"This hard-edge piece is included in my 'White Line' series of artworks. The white lines are inspired by the works of Frank Stella, particularly his 1980s pieces. The colors are developed on a piece-by-piece basis, from individual color palettes that are dependent on how I envision the outcome.
'Almost There' began with me wanting to do a Frank Stella painting my way. I wanted it to have white lines. I wanted to to be colorful, but without too many colors. Above all, I wanted unique. I thought about this for weeks until I got on the computer and decided I would start with colored squares. Well, that was certainly boring and not at all unique. I thought perhaps if I only used color in the center squares and surrounding them with darker squares would be unique. They were nice, but still not unique. It finally occurred to me that if I turned the squares 45 degrees, it would satisfy me. Nope, it was closer, but I still wasn't feeling it. It wasn't until my mouse accidentally shot the group of squares halfway off the screen did I find unique. That was what I was looking for. The squares appeared to be moving off of the canvas. Or were they coming onto the canvas? I had found unique."
- Rick Ruark
Prints are produced on demand on stretched canvas, acrylic plexi, or giclee fine art paper in a variety of sizes here in the United States.
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“Art is not boundary-driven. It doesn’t discriminate and therefore crosses all borders of humankind.”
Rick is a unique, concept-driven artist whose eye for shape and color is palpable. Born in Columbus, Ohio, Rick relocated to Pittsburgh, Pennsylvania where he lives today. With a career in advertising and graphic design, Rick was able to exercise his creativity daily. However, peripheral neuropathy and arthritis affected his ability to use his hands and began to change his ability to execute complex key combinations on the computer. Still full of creative energy, Rick transitioned into a full-time artist.
Making art is healing for Rick, both physically and emotionally. In April of 2020, Rick received a liver and kidney transplant after a 7-year wait for a donor match. From a physical standpoint, making art keeps him moving. He must stand when creating all of his art because he works from a laid-flat easel, which prompts him to move around the piece and sometimes lift or turn it. During months of transplant recovery, this was critical for working his legs, arms and regaining balance. Emotionally and psychologically, Rick says “Making art can take the focus away from negativity and transfer those resources to something more positive. It's not an escape from issues, just a pleasant break, or respite from them and helps me to regroup as well as grounding me. Making art is a great equalizer for my emotions.”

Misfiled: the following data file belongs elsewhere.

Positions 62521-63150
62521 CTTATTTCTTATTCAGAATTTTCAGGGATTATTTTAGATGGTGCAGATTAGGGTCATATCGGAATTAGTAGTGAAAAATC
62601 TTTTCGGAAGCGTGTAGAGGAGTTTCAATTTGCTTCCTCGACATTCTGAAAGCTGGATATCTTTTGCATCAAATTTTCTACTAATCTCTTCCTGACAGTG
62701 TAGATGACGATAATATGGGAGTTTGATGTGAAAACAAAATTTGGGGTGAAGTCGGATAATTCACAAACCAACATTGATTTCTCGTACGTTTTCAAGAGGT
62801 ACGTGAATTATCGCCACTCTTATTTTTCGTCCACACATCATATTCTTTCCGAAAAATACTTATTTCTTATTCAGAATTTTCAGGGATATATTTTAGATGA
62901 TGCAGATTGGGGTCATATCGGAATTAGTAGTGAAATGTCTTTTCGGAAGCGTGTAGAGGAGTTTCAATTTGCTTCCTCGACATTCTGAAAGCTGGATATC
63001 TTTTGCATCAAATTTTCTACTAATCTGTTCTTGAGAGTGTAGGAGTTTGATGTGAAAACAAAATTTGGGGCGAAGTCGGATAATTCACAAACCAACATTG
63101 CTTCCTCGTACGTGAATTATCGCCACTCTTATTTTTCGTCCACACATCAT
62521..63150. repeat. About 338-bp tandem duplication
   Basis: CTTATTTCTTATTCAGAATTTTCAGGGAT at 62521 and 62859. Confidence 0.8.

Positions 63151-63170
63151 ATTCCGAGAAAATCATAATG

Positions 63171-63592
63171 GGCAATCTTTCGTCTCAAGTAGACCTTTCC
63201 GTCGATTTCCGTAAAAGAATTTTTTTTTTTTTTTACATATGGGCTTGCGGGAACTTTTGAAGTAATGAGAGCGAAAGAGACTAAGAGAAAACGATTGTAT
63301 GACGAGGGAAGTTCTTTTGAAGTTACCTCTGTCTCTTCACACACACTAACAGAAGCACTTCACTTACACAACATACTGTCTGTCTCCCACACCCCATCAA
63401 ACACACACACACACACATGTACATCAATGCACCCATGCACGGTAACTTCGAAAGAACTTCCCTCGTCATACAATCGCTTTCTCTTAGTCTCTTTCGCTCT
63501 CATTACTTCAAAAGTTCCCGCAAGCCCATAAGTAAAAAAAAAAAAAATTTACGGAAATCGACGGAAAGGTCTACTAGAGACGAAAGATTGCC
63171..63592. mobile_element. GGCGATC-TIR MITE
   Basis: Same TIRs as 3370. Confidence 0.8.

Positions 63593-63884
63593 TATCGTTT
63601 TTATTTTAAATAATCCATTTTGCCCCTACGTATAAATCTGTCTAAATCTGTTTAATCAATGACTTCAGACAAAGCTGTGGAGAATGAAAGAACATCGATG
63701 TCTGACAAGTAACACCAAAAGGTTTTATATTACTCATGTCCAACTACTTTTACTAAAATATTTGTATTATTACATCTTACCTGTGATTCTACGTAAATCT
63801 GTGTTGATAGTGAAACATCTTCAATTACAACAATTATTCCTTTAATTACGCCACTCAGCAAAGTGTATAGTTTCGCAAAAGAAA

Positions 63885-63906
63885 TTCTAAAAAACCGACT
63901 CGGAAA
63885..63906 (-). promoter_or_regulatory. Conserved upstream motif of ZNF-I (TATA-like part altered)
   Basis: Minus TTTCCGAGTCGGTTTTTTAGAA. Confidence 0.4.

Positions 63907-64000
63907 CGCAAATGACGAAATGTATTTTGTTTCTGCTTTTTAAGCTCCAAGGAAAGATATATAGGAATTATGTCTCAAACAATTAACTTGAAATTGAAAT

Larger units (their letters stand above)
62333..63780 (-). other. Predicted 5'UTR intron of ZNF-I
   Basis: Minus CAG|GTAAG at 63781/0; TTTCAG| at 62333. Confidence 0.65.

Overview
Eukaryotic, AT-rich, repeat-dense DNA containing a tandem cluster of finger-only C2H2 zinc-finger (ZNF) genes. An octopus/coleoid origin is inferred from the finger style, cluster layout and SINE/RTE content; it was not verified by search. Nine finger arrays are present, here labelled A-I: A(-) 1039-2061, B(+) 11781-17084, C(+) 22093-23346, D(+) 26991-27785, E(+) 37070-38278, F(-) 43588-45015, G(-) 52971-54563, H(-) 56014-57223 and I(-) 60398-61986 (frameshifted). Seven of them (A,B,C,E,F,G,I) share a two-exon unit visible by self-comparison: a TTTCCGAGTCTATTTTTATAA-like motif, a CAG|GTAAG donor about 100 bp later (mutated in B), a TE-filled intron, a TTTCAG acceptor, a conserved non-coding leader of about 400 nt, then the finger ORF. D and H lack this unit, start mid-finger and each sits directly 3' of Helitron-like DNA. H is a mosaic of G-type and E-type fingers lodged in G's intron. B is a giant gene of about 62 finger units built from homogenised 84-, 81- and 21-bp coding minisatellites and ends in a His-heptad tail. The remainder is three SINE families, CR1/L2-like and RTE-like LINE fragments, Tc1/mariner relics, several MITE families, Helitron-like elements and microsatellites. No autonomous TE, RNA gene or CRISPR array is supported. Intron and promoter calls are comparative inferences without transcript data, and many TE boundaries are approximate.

Those who know Rick and his work see him as a ‘disrupter’ or ‘interruptor’. Rick explains, “I interrupt the flow of the viewers’ eyes on the canvas with a color, a geometry change or placement. Sometimes these are very obvious and other times very subtle. People either see it right away, eventually, or not at all. I enjoy it when people feel there’s something not quite right, but can’t quite pinpoint it. Sometimes deviation is necessary for the success of a concept and on occasion, the deviation becomes a permanent layer in my processes.”
For Rick, rejection is his biggest influencer and motivator, because, as he explains, success is an end result that comes from the hard work one does after rejection. He feels that rejection only leads to a greater thoughtfulness in his creative processes and acknowledges the valid opinions of the viewer. He is influenced by the Haitian artists of Miami, whose color choices influence his today, as well as Frank Lloyd Wright whose homes with their long, horizontal lines were first to inspire his geometric pieces. Additionally, Rick appreciates the use of geometry of Bauhaus artists and architects, as well as the colors and geometry used by Victor Vaserely, Andy Warhol, and Frank Stella.
Overall, Rick says his greatest accomplishments would first be his two sons, both of whom have since passed. Rick goes on to say, “Second would be enjoying a successful professional career that I created on my own terms: a tremendous amount of self-teaching combined with the ability to relate to those layers of corporate America who believed in me and helped me along the way.” Rick beautifully summarizes why ArtLifting is valuable to him and others, when he says, “Artlifting breaks down that wall and reveals a display of talent and perseverance in individuals that, while they may have to work a little harder to produce their final result, accomplish it spectacularly. Artlifting gives these artists and creatives recognition for their accomplishments and legitimizes their work.”
ArtLifting champions artists impacted by homelessness or disabilities through the celebration and sale of their artwork. Learn more here.